28/08/2012 § Leave a comment
When scientists started studying the cell structure in detail back in the 1950s, they discovered the ultrastructure of the cell, or the fine detailed structure of the cell. Cells can be divided into two types based on their structure, and that there is the topic of our blog post today – the prokaryotic and eukaryotic cell.
First we have the prokaryotes or prokaryotic cells. They were the first organisms to ever evolve on this planet and to this day have the simplest cell structure amongst all organisms. Prokaryotes are small in size, unicellular and are everywhere, including the soil, our skin, water and intestines. Yes, our intestines. Note that bacteria are prokaryotes (single-celled organisms!) and yup, that means there are bacteria living in our intestines. The good part is most of those prokaryotes (usually the bacterium Escherichia coli or E. coli) are harmless. The bad news is not all of them are.
28/08/2012 § Leave a comment
I’d first like to point out that I found an editing error in the IB Biology Course Companion textbook (p. 16, section Multicellular organisms and cell differentiation, para. 3, line 3). It prides me to know this. That is all.
The next topic of discussion in this season of IB Biology is multicellular organisms and cell differentiation. To start off, cell differentiation is [quote] the development of cells in different ways to perform different functions [end quote], or the method in which cells alter themselves and branch out in order to accomplish different tasks for the body, which is how I understand it. Cells in a multicellular organism can do this by using the information programmed into the organism’s genome (or set of information in their DNA). Different cell types use different parts of the genes in its nucleus but omits the rest of the information. Note that when cells are using information from certain genes, those genes are being expressed. Furthermore, when genes are expressed, it’s like a switch goes off that instructs the cell to produce a particular protein or other product that the cell will need.
There are unicellular and multicellular organisms. An example of a unicellular organism is a toe of alga called Volvox aureus, which live together in spherical colonies. Though they live in colonies, the volvox aureus is still a unicellular organism because they are not fused to form one single mass of cells, like humans are. (Spoilers: humans are multicellular organisms, if our something-trillion number of cells are of any indication.)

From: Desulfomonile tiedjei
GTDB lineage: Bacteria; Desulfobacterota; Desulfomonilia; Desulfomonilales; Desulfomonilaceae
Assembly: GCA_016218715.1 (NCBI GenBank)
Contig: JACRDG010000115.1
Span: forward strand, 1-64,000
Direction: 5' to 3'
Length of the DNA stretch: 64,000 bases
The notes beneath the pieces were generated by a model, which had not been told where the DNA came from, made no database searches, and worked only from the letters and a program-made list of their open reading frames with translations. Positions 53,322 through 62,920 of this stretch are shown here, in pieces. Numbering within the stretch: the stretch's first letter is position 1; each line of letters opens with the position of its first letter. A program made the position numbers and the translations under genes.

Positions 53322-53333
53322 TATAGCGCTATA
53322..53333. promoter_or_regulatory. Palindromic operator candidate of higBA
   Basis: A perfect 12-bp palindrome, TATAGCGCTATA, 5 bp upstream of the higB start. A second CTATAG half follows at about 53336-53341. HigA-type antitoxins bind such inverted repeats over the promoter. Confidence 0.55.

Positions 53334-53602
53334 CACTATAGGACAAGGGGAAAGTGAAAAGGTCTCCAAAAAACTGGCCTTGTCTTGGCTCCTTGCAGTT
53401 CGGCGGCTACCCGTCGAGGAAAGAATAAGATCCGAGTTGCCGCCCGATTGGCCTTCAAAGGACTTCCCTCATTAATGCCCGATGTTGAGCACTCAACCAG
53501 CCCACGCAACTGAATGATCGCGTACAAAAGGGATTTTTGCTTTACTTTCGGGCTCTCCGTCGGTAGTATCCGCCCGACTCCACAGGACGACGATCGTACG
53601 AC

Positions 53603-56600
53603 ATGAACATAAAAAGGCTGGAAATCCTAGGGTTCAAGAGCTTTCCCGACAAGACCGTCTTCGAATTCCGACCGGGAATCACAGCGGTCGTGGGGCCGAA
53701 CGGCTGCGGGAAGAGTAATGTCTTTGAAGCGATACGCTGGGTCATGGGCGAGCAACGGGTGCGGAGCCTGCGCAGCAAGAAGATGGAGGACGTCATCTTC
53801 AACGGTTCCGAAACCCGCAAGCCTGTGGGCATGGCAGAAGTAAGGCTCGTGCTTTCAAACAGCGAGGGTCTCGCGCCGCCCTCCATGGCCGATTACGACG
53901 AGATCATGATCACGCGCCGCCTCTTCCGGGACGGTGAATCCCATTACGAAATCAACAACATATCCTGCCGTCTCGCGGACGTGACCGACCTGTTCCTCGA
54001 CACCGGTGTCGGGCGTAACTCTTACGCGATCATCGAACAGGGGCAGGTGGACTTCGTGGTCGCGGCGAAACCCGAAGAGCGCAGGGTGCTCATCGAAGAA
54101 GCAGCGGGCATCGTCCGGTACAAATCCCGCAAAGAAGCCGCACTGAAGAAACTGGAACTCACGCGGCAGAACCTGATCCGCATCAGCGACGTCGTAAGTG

25/08/2012 § Leave a comment
A cell’s surface area-to-volume ratio
As mentioned in my previous blog, one of the six functions of life is Metabolism, which, in a cell, are chemical reactions that release energy for the cell to accomplish multiple tasks. The rate of the reactions that occur within the cell (also known as the metabolic rate of the cell) is proportional to the volume of the cell.
This makes complete sense because know that all substances that are used for chemical reactions must pass through the plasma membrane, as does all the waste that the cell produces. The plasma membrane’s surface area is a large factor in the rate at which these substances and waste move into and out of the cell.
Linking the two together, the surface area of the cell is also directly related to the volume of the cell. If the cell’s volume is too large and the surface area too small, then the metabolic rate of the cell will be overwhelming for the cell to handle. With a ratio that is too small and imbalanced, substances and waste will struggle to enter and leave the cell at safe rates. The same goes for the production and loss of heat. A ratio that is too small won’t allow the cell to release heat fast enough and the cell could overheat.
Biology and Graphs
In a nutshell, graphs, in biology, are used to explain and visually display the relationship between two variables. The x-axis is used to represent the independent variable and the y-axis represents the variable that is affected by the independent variable.
23/08/2012 § 2 Comments
We begin the year with the topic of cell theory, which is composed of three major points.
- The cell is the smallest unit of life.
- All living things are made up of one or more cells.
- All cells come from pre-existing cells, which means new cells cannot be formed through non-living chemical substances.
Although there are different levels of order in life, everything begins with the cell. We can have an entire ecosystem or population filled with many kinds of species, then perhaps a certain individual of a particular species. In that individual, one will find that they are made of many systems that help regulate and control the body. These systems are made up of different organs, those organs are made of tissues, which are made of cell muscles that are made of tissue cells. Even if we start from a very large group, still the cell is the building block that starts it all.
Cells are also responsible for carrying out all the functions of life. As mentioned earlier, some living things are made up of just one cell, which means that that one cell is in charge of accomplishing the six functions of life:
- Growth – always increasing in size
- Homeostasis – maintaining balanced conditions inside the organism
- Metabolism – chemical reactions to release energy
- Nutrition – obtaining food to produce energy needed to grow
- Reproduction – sexually or asexually producing offspring
- Sensitivity – responding and reacting to the cell’s environment